Cincinnati Bengals' Stale Pass Offense Still Sputtering

Eric BallFeatured ColumnistDecember 7, 2009

CINCINNATI, OH - DECEMBER 6: Chad Ochocinco  #85 of the Cincinnati Bengals runs against the Detroit Lions in their NFL game at Paul Brown Stadium December 6, 2009 in Cincinnati, Ohio.    (Photo by John Sommers II/Getty Images)
John Sommers II/Getty Images

Another day another win full of question marks for the Cincinnati Bengals after Sunday’s 23-13 victory over the Detroit Lions. Of course it’s incredible that the Bengals control the AFC North at 9-3, only a year after finishing 4-11-1.
Cedric Benson picked up where he left off after a two game hiatus to gain 110 yards on 36 carries. The run blocking continues to impress and Benson looked fresh (although 36 carries is too much when you have a healthy Larry Johnson).
The problem is that the standards have been set for this team. The bar has been raised a few feet and now the new expectations are not being met.
This has nothing to do with the defense that has given up the fewest points in the league at 187.
The job that defensive coordinator Mike Zimmer has done will likely earn him a head coaching gig next year. Middle linebacker Dhani Jones is the definition of a leader, both on and off the field. And the starting corners Jonathan Joseph and Leon Hall both deserve Pro Bowl consideration.
Kudos to the entire D. BUT, let’s talk about the offense. Throw out the Jonathan Fanene defensive TD, and the Bengals offense scored 16 points on the leagues worst secondary. This is a week after dropping 16 on the punch-less Browns.
Is it the QB’s fault?
For the first time since 2004 Carson Palmer is looking quite average. He finished 17-of-29 for 220 yards with one TD and two INT's plus a lost fumble. Although both INT’s looked to be Laveranues Coles’ fault, Palmer was not very accurate. He missed a couple of throws down the field and at times got “happy feet” in the pocket.
Maybe it’s due to the multiple injuries he has suffered over the years, but Palmer does not hang in the pocket and trust his lineman the same way Tom Brady or Brett Favre does. He is tucking the ball away and running more than ever.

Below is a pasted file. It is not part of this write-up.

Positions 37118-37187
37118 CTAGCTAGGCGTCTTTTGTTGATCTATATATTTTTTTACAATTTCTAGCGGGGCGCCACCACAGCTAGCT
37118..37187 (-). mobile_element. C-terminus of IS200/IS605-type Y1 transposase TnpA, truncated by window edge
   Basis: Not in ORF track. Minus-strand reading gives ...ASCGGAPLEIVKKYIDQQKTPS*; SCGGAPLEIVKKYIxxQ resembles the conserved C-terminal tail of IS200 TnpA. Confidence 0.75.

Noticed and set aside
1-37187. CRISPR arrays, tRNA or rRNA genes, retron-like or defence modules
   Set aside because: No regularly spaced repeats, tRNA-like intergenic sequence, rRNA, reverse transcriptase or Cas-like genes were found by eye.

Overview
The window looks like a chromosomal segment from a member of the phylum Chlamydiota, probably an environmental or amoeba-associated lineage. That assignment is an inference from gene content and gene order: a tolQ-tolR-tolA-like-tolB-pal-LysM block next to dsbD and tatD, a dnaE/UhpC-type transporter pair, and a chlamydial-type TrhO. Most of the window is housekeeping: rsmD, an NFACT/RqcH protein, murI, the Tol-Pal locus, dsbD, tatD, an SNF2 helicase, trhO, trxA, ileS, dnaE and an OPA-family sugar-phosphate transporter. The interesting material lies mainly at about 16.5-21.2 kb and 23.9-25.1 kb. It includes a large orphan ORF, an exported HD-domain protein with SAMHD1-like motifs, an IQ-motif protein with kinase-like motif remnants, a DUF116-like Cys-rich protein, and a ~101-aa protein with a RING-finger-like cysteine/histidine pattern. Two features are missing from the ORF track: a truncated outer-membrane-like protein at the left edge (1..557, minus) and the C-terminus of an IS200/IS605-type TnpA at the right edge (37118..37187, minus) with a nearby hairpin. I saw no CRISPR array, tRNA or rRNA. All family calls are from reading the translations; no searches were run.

The issues with any receiver without a Hispanic last name are becoming more apparent as well. As stated above, Coles was either not breaking correctly out of his routes or Palmer miss read the defense on multiple plays.
Caldwell, the supposed third receiver, didn’t have a single catch. A closer look reveals that he simply wasn’t open. If he can’t create separation against the Lions 31st rank pass coverage then there is a problem.
The lack of a deep threat continues to plague this team. Without Chris Henry, the deep ball isn’t even an option any more. And the second round pick of last year, Jerome Simpson, is unable to get on the field. He was drafted for his explosive play ability and superior speed. He has been a complete bust so far, especially considering the outstanding play of this years second round pick—linebacker Rey Malaluga.

Simpson has one catch for two yards in his career.

Having said that, Chad OchoCinco is looking just fine (except for the false start that has become routine). Nine catches for 137 and a TD is another day at the office for “the interesting one."  The best play of the game was a 36-yard beauty that Palmer led right into the hands of Chad for the lone offensive TD. It was a reminder of what could be done in this offense.
But Chad can’t do it alone. The tight end position continues to be a major weakness. Ben “stone hand” Coats dropped yet another TD. J.P. Foschi wasn’t much better; he only had a 16-yard grab with a holding penalty to boot. As the season rolls along it has become clear that the tight end spot is the weakest on the team.
Meanwhile fourth round pick Chase Coffman, out of Missouri, rots away on the practice squad. He had all the opportunity to make a difference, but it seems he is simply not NFL ready yet. Consider this a red shirt season for Coffman.
Penalties are not helping either. Nine more for 75 is not going to cut it against better teams. The offensive line has been called for way to many false starts and holding penalties. Andrew Whitworth seemingly has at least one of each per game. Dennis Roland has been guilty of similar crimes in recent weeks.
As the season rolls along the cliché “we are who we are” begins to ring true. The 2009 Bengals are a team built off defense and running the ball. The offense isn’t going to light up the scoreboard. Yards are gained in chunks, not gobs. The big play, quick strike ability doesn’t exist in Cincinnati this year.
It’s about ball control, time of possession, and sound special teams coverage. Will this formula work outside of the AFC North? A date at the Metrodome with the Vikings is on tap, followed by a trip to sunny San Diego to decide who get the No. 2 seed in the AFC.
The Bengals have played to the level of competition all year long, will this trend continue?